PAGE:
Over the past two months I have been carrying out interviews with members of staff and service users from two different charities for a featured charity segment on a radio show I co-host. On our show Daves of the Week on http://www.surreyhillsradio.co.uk/ we look at a charity for six weeks and promote their work and fund raising initiatives amongst other aspects of what they do. We have featured Combat Stress and are now with Mary Francis Trust. Aside from doing the interviews for the show, I have also found out a lot, and been made to think more about mental health as a concept. There has been too much to cover in one post, so I will explore different aspects in future posts, as well as new aspects when they come up.
One concept I found most interesting was from an interview with Patrick Volter CEO of Mary Francis Trust. In this he compared how people view their physical health as opposed to their mental health. Patrick spoke about how if someone has an issue with their physical health, they would not think twice about seeing their doctor. On the other hand, it seems people are less likely to take as much care over their mental health and see a doctor, for anxiety as an example. I can speak from personal experience of this being true. I resisted the urge to see a doctor about my depression for the longest time. I simply did not see it as connected to my physical health. This is why I think this is a good concept to be aware of. Emotional health needs as much care as physical health.
I wonder why people do this? What is it about feeling emotionally unwell that does not feel the same to people as feeling physically unwell? I think part of it is the way mental health is portrayed or thought of by the general public. Another part is how people with mental health issues think of themselves and what they think they deserve or need to help them cope. I remember thinking that I didn’t deserve any help as I was only feeling down, so I was as much as fault for not getting help as anything else. I don’t recall if I felt that I shouldn’t get help as being depressed was frowned upon by society, so I will not blame that as a reason for myself, but I do think it is a factor for others in not getting help when they need it.
Something I have learnt is that there seems to be an abundance of services to help people with varying degrees of mental health. Talking to the Mary Francis Trust, I have found that the range of services they offer is amazing. From minor to major mental health issues, there is something to help people in numerous ways. The same can be said for services like Samaritans; they are there 24/7 for people to simply talk to, but not everyone knows they are there. Which is why I will mention a request that came from an interview. If you are at a doctors or at the hospital and you know about services that might help people, let the doctors or nurses know because they simply might not have heard of the service before. Or if you know someone that might benefit from a service, then let them know. This is a very simple way to raise awareness and could potentially be of use to someone further down the line.
One of the things I find hardest to deal with when doing the interviews or talking about it on the show is the thought of people suffering in silence or for want of knowing about a service that could help them breaks my heart. I do applaud the drives in social care to confront and alleviate the isolation that people can feel when they have a mental health issue. To show them that support for them is available if they need it is a wonderful. I only hope more people find out about them and access them to make their lives better.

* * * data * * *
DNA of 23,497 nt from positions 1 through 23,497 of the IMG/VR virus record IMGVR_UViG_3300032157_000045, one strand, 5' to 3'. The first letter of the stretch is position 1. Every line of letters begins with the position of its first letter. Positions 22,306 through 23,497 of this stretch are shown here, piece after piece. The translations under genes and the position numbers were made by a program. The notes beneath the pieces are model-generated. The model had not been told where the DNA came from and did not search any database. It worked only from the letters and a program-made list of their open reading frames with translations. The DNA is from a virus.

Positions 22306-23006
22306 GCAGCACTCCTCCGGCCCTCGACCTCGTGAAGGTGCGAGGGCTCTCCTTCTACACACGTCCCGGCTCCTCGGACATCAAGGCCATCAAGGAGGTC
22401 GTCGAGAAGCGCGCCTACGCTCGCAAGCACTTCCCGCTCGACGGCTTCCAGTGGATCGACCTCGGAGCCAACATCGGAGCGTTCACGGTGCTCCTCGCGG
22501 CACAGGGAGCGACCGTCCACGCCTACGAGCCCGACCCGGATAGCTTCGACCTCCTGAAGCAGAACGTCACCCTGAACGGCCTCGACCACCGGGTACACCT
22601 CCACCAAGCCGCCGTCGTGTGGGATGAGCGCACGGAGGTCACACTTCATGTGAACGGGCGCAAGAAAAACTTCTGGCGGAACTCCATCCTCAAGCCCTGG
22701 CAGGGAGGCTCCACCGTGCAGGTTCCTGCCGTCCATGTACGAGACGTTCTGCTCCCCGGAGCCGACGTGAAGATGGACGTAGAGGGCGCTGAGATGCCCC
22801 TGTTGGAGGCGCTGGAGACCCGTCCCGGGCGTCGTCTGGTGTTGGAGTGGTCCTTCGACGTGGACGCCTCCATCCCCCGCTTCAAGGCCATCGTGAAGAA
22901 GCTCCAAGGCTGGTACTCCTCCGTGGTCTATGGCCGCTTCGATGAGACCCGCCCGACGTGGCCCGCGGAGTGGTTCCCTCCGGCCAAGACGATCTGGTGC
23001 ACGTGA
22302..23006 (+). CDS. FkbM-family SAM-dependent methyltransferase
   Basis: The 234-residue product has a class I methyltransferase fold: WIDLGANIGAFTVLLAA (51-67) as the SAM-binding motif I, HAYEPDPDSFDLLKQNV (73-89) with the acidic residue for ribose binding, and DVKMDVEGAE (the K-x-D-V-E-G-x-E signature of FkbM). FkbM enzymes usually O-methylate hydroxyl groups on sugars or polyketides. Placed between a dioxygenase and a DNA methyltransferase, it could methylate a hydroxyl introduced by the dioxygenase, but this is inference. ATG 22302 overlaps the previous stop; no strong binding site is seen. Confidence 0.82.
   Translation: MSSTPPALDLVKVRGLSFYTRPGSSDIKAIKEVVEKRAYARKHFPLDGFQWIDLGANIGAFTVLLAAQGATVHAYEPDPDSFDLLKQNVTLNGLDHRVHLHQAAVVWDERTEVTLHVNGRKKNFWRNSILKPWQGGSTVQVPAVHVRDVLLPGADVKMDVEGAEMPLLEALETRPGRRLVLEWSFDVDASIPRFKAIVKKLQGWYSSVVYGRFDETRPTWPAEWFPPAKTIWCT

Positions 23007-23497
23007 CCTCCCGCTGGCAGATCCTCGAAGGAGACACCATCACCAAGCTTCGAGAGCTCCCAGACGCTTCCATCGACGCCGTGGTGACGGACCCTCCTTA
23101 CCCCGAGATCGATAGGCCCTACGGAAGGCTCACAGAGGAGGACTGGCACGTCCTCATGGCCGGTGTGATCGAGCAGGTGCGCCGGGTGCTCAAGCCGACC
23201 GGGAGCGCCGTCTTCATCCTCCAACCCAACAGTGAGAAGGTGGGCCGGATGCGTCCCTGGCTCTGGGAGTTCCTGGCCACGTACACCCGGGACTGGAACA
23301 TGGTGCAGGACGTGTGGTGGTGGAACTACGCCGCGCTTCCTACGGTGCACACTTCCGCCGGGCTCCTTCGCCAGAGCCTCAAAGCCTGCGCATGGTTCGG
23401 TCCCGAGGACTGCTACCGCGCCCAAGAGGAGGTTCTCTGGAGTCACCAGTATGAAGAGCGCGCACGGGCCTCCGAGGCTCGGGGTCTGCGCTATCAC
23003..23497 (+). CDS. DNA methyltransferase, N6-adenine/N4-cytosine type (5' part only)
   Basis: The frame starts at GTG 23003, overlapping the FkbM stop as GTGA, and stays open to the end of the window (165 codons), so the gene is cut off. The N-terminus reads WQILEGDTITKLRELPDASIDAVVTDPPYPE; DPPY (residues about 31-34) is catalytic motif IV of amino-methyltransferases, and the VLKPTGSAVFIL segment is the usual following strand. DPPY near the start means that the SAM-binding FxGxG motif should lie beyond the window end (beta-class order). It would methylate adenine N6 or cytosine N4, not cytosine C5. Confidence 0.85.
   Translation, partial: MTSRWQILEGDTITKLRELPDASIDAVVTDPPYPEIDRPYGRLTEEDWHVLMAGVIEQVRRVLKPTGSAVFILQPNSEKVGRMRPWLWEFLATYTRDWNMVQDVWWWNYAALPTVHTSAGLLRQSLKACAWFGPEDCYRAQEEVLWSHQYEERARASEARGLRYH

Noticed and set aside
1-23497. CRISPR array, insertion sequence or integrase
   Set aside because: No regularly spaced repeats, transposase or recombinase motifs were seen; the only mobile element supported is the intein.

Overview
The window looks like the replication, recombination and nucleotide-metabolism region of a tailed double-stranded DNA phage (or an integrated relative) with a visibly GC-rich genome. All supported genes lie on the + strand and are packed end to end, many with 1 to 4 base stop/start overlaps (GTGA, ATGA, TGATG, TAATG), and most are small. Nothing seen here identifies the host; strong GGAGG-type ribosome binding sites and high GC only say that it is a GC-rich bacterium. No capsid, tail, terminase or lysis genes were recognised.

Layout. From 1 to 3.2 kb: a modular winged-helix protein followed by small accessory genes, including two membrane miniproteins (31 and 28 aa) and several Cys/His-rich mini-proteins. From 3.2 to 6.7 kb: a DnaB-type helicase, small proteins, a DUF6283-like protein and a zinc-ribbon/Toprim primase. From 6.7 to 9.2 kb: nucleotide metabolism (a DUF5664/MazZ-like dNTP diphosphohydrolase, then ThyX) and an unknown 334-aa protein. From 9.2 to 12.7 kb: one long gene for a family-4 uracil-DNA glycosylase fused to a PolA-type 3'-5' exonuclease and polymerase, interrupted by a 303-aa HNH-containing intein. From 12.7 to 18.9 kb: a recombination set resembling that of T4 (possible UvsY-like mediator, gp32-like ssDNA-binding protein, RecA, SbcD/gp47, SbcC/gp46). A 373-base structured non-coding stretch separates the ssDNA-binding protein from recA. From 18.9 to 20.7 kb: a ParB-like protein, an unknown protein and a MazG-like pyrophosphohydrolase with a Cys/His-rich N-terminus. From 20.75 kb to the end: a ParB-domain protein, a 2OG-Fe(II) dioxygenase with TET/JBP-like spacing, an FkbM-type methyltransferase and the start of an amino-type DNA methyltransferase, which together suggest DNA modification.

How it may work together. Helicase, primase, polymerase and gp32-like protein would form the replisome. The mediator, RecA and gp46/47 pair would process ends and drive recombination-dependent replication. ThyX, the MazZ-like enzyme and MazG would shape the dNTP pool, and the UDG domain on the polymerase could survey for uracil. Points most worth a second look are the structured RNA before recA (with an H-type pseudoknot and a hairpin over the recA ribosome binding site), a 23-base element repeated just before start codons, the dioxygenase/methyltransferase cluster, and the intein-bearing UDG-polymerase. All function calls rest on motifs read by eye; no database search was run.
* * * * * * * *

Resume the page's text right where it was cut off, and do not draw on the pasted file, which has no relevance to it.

Another aspect I found out about was the struggle charities can have with the media trying to report aspects of their work in a sensationalist fashion. An example would be the reporting of a soldier with PTSD lashing out violently in public. The actual facts do not seem to matter as much as the juiciness of the story, which I find both sad and aggravating. Not only do charities have to try and raise awareness of what they do and the people they do it for, they also have to fight against a media that cares not for the details and more on the impact the headlines have.
Another example is the front page reporting of the German pilot who crashed an airplane into the mountain. Naturally, I have nothing but sympathy for the families and friends involved in this tragic story. It did bother and make me angry that the some paper’s front page headlines ran with ‘Madman in the Cockpit’ style reporting. Or I should say ‘reported’ depression as it is not clear if this was what he was actually suffering from or the reason he did what he did.
I think what makes me angriest is the concept that seems to come across of ‘He was depressed so he flew his plane into a mountain. This makes sense.’ It really doesn’t make sense. Did anyone think about this logic before they said it? Or what is worse, what if people thought about it and knew that it did not make sense and published it because it was inflammatory and likely to cause a stir. How does this widespread speculation help anyone, let alone someone who has any form of mental health related issues to see their conditions being portrayed in this way? Irresponsible does not even come close.
I think that mental health awareness is getting better, then I see the headlines from yesterday and I am reminded that there is a long way to go. Still, I have to hope in the long term it will become something that is understood more clearly, services to help people are more widely known and that people with mental health issues know that there are things that can help them. Until then, I will do what I can in my small way to help that come about.
If you have any thoughts or comments, I would love to hear them.
Take care buddies,